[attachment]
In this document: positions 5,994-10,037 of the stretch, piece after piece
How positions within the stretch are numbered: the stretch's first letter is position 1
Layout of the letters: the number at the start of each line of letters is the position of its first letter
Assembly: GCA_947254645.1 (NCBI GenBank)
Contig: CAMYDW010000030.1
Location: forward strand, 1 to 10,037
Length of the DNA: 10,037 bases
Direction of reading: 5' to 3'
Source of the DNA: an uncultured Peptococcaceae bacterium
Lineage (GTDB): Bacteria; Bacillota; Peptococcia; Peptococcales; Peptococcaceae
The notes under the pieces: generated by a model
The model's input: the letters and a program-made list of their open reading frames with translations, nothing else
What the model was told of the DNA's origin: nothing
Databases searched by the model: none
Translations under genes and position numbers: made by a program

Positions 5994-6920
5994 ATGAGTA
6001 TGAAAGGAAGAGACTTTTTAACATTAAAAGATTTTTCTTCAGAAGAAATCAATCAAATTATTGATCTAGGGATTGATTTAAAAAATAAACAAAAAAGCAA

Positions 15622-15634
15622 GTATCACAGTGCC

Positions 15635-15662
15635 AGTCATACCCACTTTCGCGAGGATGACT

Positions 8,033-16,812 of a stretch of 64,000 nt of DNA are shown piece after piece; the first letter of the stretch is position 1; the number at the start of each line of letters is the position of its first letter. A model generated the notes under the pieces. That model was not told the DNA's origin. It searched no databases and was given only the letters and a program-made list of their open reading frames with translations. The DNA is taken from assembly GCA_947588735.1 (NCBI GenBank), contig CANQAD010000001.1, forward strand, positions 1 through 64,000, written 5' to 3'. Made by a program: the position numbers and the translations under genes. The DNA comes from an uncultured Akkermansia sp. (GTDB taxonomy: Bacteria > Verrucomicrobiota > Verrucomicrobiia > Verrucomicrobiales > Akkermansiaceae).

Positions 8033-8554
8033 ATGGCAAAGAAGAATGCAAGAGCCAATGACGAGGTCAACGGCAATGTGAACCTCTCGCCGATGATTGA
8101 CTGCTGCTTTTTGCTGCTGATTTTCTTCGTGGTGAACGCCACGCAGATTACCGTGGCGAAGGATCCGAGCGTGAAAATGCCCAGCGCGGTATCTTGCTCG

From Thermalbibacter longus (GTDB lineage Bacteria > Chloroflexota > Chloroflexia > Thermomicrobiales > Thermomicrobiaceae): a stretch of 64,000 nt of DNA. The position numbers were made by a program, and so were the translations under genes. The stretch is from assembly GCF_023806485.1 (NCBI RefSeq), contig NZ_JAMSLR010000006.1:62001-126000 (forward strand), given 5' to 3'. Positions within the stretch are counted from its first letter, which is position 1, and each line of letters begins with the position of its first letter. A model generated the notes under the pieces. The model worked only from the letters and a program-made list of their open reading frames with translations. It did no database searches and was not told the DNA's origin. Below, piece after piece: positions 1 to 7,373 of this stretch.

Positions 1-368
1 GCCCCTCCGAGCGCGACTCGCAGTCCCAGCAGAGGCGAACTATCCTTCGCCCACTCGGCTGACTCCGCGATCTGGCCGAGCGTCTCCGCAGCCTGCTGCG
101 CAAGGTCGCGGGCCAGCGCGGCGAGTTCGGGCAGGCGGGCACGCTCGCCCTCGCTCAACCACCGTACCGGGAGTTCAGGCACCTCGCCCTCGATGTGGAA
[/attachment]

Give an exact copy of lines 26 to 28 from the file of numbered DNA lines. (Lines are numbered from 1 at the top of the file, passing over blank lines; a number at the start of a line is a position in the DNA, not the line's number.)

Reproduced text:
8101 CTGCTGCTTTTTGCTGCTGATTTTCTTCGTGGTGAACGCCACGCAGATTACCGTGGCGAAGGATCCGAGCGTGAAAATGCCCAGCGCGGTATCTTGCTCG

From Thermalbibacter longus (GTDB lineage Bacteria > Chloroflexota > Chloroflexia > Thermomicrobiales > Thermomicrobiaceae): a stretch of 64,000 nt of DNA. The position numbers were made by a program, and so were the translations under genes. The stretch is from assembly GCF_023806485.1 (NCBI RefSeq), contig NZ_JAMSLR010000006.1:62001-126000 (forward strand), given 5' to 3'. Positions within the stretch are counted from its first letter, which is position 1, and each line of letters begins with the position of its first letter. A model generated the notes under the pieces. The model worked only from the letters and a program-made list of their open reading frames with translations. It did no database searches and was not told the DNA's origin. Below, piece after piece: positions 1 to 7,373 of this stretch.

Positions 1-368